A couple of days ago, a Miiverse interview was conducted with Koichi Hayashida about Ultimate NES Remix. Hayashida explained how the 3DS compilation came to be, revealed that the team wasn’t sure it it could be released until roughly a month before it was completed, and more.

You’ll find all of Hayashida’s comments below.

IGN published a new interview with Captain Toad: Treasure Tracker producer Koichi Hayashida and director Shinya Hiratake. The two commented on various topics, such as Shigeru Miyamoto’s influence on the game’s development, how Toadette was made playable, and plenty more.

Head past the break for a few noteworthy interview excerpts. Be sure to check out IGN’s full piece here as well.

Interestingly enough, Nintendo did not truly settle on a specific gender for its Toad characters from the Mario universe. That’s despite the fact that Toad takes on the appearance of a male and Toadette has female characteristics.

Captain Toad: Treasure Tracker producer Koichi Hayashida told GameSpot in a recent interview:

“This is maybe a little bit of a strange story, but we never really went out of our way to decide on the sex of these characters, even though they have somewhat gendered appearances. But I think what I can say is that Toadette and Toad are not siblings — perhaps it would be more accurate to say they are adventure pals. And that’s certainly true here [in Captain Toad].”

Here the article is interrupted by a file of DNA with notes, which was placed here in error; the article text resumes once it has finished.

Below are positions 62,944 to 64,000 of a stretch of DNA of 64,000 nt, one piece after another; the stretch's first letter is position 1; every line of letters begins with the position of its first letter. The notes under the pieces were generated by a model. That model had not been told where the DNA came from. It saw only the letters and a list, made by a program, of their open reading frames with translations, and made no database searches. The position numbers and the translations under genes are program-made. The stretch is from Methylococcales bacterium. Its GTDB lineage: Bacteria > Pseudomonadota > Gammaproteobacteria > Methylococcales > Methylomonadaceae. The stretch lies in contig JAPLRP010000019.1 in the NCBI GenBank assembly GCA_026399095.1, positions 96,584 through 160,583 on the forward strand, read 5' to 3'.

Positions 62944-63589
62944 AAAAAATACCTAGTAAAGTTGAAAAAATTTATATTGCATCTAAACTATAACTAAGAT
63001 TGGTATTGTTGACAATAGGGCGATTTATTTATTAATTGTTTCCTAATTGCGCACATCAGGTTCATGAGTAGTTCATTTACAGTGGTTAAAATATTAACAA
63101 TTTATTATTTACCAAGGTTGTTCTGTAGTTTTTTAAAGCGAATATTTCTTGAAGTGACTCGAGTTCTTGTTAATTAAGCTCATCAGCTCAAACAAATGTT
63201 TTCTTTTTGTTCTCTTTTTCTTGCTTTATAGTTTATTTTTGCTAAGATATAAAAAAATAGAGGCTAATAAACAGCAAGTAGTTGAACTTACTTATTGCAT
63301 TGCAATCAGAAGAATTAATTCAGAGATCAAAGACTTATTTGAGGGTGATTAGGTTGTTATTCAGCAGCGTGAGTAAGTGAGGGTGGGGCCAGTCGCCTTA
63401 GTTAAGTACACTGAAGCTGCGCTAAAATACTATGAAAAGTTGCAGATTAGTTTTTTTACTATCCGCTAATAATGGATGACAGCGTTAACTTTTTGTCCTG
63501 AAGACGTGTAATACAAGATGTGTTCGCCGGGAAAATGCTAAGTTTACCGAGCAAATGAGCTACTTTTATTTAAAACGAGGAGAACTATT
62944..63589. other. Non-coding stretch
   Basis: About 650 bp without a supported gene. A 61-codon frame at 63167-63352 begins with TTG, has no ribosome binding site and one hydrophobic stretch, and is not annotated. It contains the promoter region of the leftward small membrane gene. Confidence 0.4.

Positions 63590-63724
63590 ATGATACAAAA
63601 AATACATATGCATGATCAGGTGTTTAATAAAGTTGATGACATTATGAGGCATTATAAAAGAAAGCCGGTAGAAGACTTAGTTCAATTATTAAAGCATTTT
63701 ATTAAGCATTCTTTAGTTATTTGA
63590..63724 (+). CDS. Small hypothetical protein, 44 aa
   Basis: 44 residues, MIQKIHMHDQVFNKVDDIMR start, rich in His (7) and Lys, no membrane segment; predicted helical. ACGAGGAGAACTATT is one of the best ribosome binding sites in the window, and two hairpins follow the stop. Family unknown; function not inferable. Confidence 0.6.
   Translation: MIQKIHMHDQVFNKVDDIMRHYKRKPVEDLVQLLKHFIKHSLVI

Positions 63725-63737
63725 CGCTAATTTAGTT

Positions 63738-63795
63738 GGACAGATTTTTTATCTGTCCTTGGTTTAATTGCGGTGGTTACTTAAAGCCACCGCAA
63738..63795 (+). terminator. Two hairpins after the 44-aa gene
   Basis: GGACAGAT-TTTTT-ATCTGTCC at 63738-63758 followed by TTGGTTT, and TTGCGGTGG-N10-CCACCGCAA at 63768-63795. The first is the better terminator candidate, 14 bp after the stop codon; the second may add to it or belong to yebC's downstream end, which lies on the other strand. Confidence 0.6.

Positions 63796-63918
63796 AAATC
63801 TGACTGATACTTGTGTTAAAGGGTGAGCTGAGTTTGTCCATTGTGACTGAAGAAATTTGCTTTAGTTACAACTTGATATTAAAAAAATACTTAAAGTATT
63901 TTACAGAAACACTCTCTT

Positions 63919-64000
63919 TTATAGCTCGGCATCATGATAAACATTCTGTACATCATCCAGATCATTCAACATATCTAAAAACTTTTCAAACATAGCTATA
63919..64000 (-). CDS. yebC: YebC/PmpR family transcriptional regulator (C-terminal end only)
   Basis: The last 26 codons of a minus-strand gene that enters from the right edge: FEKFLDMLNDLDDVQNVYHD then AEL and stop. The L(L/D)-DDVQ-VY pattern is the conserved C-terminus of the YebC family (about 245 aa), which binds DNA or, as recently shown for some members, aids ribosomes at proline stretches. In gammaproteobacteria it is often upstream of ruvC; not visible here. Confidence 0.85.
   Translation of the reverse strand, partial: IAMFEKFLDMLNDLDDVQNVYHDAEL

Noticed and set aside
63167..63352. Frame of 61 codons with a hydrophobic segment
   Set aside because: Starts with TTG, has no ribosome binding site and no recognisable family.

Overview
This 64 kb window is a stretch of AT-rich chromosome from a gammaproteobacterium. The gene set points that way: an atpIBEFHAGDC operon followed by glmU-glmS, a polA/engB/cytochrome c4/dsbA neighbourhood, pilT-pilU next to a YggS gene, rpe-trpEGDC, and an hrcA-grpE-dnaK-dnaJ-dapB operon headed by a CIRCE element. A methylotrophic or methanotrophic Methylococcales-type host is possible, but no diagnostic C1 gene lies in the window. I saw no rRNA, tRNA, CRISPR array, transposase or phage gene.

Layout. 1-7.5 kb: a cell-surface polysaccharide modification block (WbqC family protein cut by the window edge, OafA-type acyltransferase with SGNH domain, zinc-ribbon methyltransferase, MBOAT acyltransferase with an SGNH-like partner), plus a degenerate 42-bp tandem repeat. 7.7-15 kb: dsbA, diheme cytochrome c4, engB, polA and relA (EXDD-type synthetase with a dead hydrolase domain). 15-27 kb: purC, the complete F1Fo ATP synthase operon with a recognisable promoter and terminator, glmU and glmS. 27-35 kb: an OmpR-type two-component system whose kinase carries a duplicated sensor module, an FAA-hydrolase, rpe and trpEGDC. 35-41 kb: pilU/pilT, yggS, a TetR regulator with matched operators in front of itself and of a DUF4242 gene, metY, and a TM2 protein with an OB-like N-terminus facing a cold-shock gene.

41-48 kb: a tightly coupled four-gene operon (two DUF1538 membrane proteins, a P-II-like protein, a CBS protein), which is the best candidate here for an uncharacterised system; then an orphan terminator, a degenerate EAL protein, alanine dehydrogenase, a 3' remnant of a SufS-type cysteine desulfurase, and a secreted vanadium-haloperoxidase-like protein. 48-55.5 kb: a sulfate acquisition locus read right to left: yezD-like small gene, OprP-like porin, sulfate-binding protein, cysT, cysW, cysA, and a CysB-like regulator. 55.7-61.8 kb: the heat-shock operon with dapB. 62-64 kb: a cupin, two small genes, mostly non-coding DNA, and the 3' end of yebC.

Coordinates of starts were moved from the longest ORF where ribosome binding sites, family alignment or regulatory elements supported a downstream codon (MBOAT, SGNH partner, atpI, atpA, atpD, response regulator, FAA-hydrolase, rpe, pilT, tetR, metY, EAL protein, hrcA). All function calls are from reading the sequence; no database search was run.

Hayashida also went on to clarify that Toads are not mushrooms. When GameSpot brought up the resemblance and nomenclature, Hayashida noted:

“This particular riddle might stay unsolved. That’s one of the great mysteries of the Mario universe.”


Polygon recently caught up with Captain Toad: Treasure Tracker director Koichi Hayashida and producer Shinya Hiratake. The two spoke about how the game came to be, and shared plenty of development information.

Read on below for a summary of the interview. Also be sure to check out Polygon’s full piece here.

Hayashida on how Captain Toad came about…

“We began with Super Mario 64. While Super Mario 64 was quite an interesting game, we heard that roughly 20 percent of gamers found it too difficult,” he said, brandishing a copy of the Nintendo 64 game. We kept that comment that the game was too challenging and made games like Super Mario 3D Land and Super Mario 3D World with that in mind.”

– In making 3D Land and 3D World, the team felt it was getting away from a fundamental design principle that made Mario 64 so special
– This was the idea that the levels were a sort of “diorama” or a “garden in a box”
– The studio was able to get back to that idea with the Captain Toad stages in 3D World

Hayashida on how Miyamoto suggested making Captain Toad into its own game…

“At the completion of 3D World, Mr. Miyamoto said, ‘That worked well; I think we should create a single spin-off title just featuring Captain Toad.’ The start of the conversation was, ‘Let’s take a lot of the elements that we have in 3D World and incorporate them’ into what eventually became Captain Toad: Treasure Tracker.”

– The team started out by making 100 stages